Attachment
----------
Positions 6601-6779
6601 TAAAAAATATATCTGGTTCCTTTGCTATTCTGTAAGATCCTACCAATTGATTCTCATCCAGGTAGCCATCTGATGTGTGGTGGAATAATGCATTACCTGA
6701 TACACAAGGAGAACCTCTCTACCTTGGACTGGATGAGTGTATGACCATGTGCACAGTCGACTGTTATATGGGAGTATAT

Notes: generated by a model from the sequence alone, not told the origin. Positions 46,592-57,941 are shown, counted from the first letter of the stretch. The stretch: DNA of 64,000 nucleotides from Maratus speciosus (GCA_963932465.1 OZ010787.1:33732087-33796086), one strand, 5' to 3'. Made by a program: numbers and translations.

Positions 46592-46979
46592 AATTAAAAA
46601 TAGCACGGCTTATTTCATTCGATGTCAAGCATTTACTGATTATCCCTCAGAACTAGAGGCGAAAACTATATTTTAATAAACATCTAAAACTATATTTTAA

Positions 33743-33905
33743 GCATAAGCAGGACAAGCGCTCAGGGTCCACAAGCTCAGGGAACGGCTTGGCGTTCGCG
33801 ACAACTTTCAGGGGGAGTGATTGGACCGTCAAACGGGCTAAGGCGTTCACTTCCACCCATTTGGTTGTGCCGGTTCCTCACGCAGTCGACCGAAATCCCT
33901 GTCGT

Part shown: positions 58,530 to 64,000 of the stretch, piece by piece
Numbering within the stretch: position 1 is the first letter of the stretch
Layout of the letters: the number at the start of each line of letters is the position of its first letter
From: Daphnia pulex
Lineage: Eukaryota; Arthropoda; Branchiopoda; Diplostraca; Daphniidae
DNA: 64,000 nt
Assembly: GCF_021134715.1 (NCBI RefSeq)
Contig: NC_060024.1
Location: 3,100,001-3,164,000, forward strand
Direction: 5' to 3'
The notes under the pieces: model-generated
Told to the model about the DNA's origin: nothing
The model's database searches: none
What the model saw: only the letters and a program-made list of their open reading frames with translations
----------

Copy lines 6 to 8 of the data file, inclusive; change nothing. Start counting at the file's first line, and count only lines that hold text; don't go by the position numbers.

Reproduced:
46592 AATTAAAAA
46601 TAGCACGGCTTATTTCATTCGATGTCAAGCATTTACTGATTATCCCTCAGAACTAGAGGCGAAAACTATATTTTAATAAACATCTAAAACTATATTTTAA

Positions 33743-33905